For lunch on the 2nd, we drove ten minutes up the road to Axminster and ate at River Cottage Canteen. We had delicious things - roasted cauliflower and a very good hash of beef with eggs and parsley. For supper, we'd booked into the HIX restaurant in Lyme Regis, which overlooks the harbour (although it was dark of course so we missed out on the view). More delicious things followed - oysters, fish soup, deep fried cuttlefish and probably the best fish fingers I've ever had. The next day was spent exploring Chesil Beach, a spot I'd wanted to see since reading that very good book.

The entire weekend's weather was quite something - I'd never seen waves so high. (In fact at one point whilst walking along the beach both of us got hit by an unexpected wave and totally soaked from head to toe. Had to spend half an hour in the car drying off and warming up.)

We went to the newly opened Seaside Boarding House for lunch, which was very good. The cheese soufflé in particular. (You hardly ever see these on menus these days. Why? I adore them.) Afterwards we wandered along the beach, enjoying the hazy afternoon light.

The golden cliffs and sandy beaches of the Jurassic Coast made for a spectacular backdrop. We spent one more night in Lyme Regis and drove back up to London on Monday, feeling excited and ready to crack on with 2016!

Sunday, 10 January 2016

in the press... vogue.com 05/01/2016

An exciting start to the year! Thanks to Aimee Farrell and Vogue.com for the wonderful write-up. Read the full article here.

Wednesday, 23 December 2015

Wednesday, 9 December 2015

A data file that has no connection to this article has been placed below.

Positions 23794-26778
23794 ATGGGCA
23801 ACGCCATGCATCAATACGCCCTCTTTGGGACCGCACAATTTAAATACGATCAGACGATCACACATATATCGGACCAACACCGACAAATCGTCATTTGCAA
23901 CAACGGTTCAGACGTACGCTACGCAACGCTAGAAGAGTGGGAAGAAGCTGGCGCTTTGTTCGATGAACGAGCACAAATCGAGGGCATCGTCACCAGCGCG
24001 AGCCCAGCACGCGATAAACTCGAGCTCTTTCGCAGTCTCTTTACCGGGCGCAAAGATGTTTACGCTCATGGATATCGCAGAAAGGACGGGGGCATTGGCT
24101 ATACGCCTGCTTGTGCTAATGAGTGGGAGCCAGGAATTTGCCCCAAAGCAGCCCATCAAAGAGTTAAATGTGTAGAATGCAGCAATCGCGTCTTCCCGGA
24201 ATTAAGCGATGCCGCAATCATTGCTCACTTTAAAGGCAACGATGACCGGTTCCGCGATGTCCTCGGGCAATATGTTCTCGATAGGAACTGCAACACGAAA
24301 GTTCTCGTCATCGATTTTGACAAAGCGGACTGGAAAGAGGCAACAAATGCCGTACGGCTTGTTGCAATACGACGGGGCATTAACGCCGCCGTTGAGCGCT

in the press... homes & gardens january 2016

Yes that's right! It's a dachshund driving a custard yellow convertible. Talking bread sauce and other Christmas wishes in the January issue of Homes & Gardens.

Friday, 4 December 2015

from venice to the kent coast

We spent a couple of nights in Venice a few weekends ago - it was a flying visit - we wanted to escape London and even though we've been to Venice a few times in the past couple of years, we couldn't think of a nicer place to enjoy a few days of good food and quiet rest.

We visited a few places we hadn't had the chance to see before - the Palazzo Fortuny was a highlight, as was the Olivetti Showroom designed by Carlo Scarpa on Piazza San Marco. (I loved the colourful mosaic floors.)

Venice comes alive in the evenings - we drank cocktails at several of our favourite hotel bars. I love the interiors of the Bauer - all dark wood, brass and marble.

Venetian typography - it cannot be beaten!

Ideal colours.

And then, a costal holiday of a different kind. Last weekend we headed east from London, out to the Kent coast. I loved these rows of beach huts lining the grassy shore near Whitstable. (In fact I spent several hours deciding what my own colour scheme would want to be.)